If it makes it easier for you to learn, by all means think of them as abstract classes (with the implementation file being the inheriting class) - but IMHO it is a difficult mindset to use when for working in a language without explicit support of said features.

    I'm not sure if Java has them, but I think a closer analogue could be partial classes in C#.

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I don't know C, I don't know Java, but I know enough of them to know this is a crappy answer..... –  Colin Aug 23 '09 at 20:24
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I don't see anything shocking here. –  Bastien Léonard Aug 23 '09 at 20:26
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In what way is that a crappy answer? :) I'm perfectly ready to accept that it's crap and remove it from the interwebs forever, but I'd like to know what's wrong with it. –  Lucas Jones Aug 23 '09 at 20:26
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Subjectively what I've experienced is that the tradition of hard-core old timers is that Java is surely a baby-talk language. –  Anders Hansson Aug 23 '09 at 20:35
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Even if C doesn't support OO programming directly, OO programming is more than just language support. OO programming is also about design (class hierarchies). Besides, many OO practices can be applied in procedural languages. –  Inshallah Aug 23 '09 at 20:40
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If you forward declare something, you have to actually deliver and implement it, else the compiler will complain. The header allows you to display a "module"'s public API and make the declarations available (for type checking and so) to other parts of the program.

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Wrong: it is not the compiler that will complain. It is the LINKER that will complain. –  Bruno Reis Aug 23 '09 at 21:47
    
Sure, to be exact it's the linker. I wanted to say "C will complain"; I mean it is not going to work. –  u0b34a0f6ae Aug 23 '09 at 21:52
    
@kaizer.se: it might still link, if you provide the implementation elsewhere. –  Bruno Reis Aug 23 '09 at 21:56
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Comprehensive reading: Learning C from Java. Recommended reading for developers who are coming from Java to C.

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  1. I think that there is much derision (mockery, laughter, contempt, ridicule) for Java simply because it's popular.

  2. Abstract classes and interfaces specify a contract or a set of functions that can be invoked on an object of a certain type. Function prototypes in C only really do compile time type checking of function arguments/return values.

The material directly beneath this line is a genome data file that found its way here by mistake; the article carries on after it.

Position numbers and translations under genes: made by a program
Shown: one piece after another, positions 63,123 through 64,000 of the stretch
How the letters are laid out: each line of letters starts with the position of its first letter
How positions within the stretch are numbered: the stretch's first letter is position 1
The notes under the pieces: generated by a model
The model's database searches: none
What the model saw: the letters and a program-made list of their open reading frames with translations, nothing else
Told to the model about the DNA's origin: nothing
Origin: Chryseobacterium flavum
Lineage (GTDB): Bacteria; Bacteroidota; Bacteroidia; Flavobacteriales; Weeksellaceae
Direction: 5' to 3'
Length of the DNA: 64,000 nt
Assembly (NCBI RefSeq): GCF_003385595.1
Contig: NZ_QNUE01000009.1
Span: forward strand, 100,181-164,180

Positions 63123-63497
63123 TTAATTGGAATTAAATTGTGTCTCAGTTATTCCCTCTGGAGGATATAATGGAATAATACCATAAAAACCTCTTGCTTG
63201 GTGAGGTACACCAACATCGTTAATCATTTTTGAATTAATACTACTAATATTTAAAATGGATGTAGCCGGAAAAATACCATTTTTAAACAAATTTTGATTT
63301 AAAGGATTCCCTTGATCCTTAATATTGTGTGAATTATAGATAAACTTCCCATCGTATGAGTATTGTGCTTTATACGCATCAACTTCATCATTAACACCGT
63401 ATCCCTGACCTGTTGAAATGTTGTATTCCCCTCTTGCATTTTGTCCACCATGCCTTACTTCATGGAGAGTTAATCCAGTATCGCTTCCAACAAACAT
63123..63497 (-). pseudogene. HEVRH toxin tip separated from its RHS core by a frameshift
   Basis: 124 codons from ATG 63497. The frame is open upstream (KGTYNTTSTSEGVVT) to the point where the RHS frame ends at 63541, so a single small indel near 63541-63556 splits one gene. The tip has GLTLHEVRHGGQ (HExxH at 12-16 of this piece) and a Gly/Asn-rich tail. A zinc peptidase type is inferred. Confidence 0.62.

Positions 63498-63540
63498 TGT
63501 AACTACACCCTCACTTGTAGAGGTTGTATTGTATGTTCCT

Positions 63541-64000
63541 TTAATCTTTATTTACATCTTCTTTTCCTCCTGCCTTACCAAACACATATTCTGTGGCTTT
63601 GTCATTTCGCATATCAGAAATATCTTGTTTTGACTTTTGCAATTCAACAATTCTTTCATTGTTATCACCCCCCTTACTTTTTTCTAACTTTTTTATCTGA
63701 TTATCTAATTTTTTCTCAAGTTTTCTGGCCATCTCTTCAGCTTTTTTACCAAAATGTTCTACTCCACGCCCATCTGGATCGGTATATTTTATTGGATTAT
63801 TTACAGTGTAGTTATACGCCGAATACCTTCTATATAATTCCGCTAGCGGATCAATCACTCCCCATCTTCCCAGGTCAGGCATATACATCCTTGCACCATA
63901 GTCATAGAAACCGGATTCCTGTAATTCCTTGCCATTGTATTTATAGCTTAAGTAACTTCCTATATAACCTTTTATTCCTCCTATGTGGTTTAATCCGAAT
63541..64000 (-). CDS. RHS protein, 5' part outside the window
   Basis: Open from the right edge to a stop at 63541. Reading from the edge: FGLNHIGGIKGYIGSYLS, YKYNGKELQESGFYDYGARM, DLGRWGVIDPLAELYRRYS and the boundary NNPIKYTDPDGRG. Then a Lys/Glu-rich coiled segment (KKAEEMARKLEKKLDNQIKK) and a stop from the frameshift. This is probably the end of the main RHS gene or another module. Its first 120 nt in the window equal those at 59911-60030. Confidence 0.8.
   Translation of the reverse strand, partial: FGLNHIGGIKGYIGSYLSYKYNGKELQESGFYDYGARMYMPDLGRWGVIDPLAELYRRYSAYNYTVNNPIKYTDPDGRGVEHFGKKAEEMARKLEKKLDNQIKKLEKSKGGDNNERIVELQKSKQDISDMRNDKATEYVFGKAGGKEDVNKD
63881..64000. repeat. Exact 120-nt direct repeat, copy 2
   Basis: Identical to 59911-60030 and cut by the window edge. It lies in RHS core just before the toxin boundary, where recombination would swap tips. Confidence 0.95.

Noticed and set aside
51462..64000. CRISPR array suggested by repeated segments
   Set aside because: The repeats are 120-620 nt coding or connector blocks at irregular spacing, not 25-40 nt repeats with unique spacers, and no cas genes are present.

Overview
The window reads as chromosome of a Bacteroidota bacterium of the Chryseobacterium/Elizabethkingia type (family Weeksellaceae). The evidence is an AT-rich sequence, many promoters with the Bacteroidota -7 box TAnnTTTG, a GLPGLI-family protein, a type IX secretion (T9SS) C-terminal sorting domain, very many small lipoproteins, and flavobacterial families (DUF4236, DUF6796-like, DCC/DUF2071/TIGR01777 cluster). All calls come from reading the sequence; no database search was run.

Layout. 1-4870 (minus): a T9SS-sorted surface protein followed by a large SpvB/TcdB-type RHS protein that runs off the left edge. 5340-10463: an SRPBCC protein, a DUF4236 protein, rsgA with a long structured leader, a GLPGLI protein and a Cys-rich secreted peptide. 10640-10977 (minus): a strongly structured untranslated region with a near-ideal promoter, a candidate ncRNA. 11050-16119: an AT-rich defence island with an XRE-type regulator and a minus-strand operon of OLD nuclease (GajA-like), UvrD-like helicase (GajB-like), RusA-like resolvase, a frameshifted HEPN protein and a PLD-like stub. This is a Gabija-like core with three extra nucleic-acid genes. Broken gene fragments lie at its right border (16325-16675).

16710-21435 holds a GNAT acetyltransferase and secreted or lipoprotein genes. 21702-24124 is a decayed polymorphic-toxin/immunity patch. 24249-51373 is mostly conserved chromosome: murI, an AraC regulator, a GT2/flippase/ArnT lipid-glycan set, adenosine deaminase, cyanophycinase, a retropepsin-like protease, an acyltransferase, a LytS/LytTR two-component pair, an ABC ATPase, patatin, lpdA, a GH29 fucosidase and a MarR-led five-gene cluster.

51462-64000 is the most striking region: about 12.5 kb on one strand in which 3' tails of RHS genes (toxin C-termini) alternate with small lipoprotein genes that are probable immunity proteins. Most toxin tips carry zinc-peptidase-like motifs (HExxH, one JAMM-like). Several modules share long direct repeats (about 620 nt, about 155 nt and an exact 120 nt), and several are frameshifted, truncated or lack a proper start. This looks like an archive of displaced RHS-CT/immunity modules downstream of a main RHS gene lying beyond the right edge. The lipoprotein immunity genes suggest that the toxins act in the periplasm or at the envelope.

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While your first question seems subjective to me, I will answer to the second one:

A header file contains the declarations which are then made available to other files via #inclusion by the preprocessor. For instance you will declare in a header a function, and you will implement in a .c file. Other files will be able to use the function so long they can see the declaration (by including the header file). At linking time the linker will look among the object files, or the various libraries linked, for some object which provides the code for the function.

A typical pattern is: you distribute the header files for your library, and a dll (for instance) which contains the object code. Then in your application you include the header, and the compiler will be able to compile because it will find the declaration in the header. No need to provide the actual implementation of the code, which will be available for the linker through the dll.

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  1. C programs run directy, while Java programs run inside the JVM, so a common belief is that Java programs are slow. Also in Java you are hidden from some low level constructs (pointer, direct memory access), memory management, etc...

  2. In C the declaration and definition of a function is separated. Declaration "declares" that there exists a function that called by those arguments returns something. Definition "defines" what the function actually does. The former is done in header files, the latter in the actual code. When you are compiling your code, you must use the header files to tell your compiler that there is such a function, and link in a binary that contains the binary code for the function.

    In Java, the binary code itself also contains the declaration of the functions, so it is enough for the compiler to look at the class files to get both the definition and declaration of the available functions.